Substage 3.0 Beta Release
Prior to final release, application undergoes beta testing aimed at evaluating performance, stability and usability. Customers review beta release for bugs and defects prior to official launch.
Substage 3.1 Beta Acceptance Checklist
Team evaluates beta release according to predefined checklist highlighting areas needing improvements. Members compare findings with list of unresolved issues generated during inspections.
Substage 3.2 Public Preview Event
Software developers have been working on creating applications for decades, but what exactly do they need to be doing during this process? What's in the pipeline that will make us all more productive or efficient? How does a piece of computer code become an application? It may seem like it takes just one person to write a program, compile, test, debug, and release into the market. But there are several key processes that go into making your idea come alive. Let's take a look at how these work together to produce successful software products.
Before you can understand where any project begins, you must first know where it ends. In order for something to progress from concept through design, analysis, testing, production, maintenance, support, etc., it needs milestones along the way. Software projects follow much the same path as other types of projects -- except they often move faster because their scope isn't quite so large (or doesn't require such extensive planning).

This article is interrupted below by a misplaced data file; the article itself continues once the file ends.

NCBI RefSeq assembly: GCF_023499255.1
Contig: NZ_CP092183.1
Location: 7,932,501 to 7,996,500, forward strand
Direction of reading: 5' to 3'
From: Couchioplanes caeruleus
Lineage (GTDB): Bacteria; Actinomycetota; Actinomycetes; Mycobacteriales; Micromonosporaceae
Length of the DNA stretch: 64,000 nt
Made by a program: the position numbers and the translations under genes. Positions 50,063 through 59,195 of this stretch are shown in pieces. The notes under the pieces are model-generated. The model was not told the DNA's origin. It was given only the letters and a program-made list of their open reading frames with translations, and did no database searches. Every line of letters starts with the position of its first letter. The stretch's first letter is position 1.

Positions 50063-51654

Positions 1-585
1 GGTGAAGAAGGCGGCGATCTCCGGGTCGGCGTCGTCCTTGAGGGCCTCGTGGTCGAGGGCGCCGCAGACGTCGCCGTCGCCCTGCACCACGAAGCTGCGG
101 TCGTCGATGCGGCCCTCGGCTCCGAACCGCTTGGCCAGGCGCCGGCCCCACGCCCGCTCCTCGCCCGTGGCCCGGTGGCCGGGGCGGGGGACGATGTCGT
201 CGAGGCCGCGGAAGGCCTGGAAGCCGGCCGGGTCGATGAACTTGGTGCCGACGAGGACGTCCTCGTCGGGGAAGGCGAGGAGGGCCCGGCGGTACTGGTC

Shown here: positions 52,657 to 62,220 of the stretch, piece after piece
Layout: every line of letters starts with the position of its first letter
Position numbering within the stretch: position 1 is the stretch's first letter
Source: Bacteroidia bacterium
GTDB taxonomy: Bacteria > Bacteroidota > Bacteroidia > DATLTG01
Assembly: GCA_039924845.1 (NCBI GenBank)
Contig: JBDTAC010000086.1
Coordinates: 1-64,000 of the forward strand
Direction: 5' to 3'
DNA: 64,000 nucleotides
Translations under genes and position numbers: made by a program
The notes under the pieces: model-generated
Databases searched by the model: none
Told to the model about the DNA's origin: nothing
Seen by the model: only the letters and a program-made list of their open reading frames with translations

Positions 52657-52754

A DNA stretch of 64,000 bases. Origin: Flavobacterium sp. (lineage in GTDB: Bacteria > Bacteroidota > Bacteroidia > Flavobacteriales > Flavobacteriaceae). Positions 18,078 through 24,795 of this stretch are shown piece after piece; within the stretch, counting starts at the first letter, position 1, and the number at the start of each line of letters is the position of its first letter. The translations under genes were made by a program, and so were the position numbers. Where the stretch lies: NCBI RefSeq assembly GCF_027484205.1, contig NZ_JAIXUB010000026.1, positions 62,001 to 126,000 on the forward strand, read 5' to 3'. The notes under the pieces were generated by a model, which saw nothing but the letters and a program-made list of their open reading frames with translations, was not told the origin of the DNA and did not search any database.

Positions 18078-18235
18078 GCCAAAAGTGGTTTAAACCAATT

Let's say you're developing a web-based app -- whether for yourself or someone else. First comes the conceptual stage, when the team develops ideas about which features should exist within the finished product. Then comes the design phase, where programmers develop actual plans and designs for each feature. Next up is the implementation phase, which involves coding various elements of the application while also ensuring that everything works properly. Finally, we arrive at the testing and beta phases, where users get to try out the completed version before its official launch. And if anything goes wrong after this point, the developer usually releases bug fixes and updates until the problem is resolved. Once the final product is launched, however, it enters the post-release period, where customers continue using it long after the initial sale.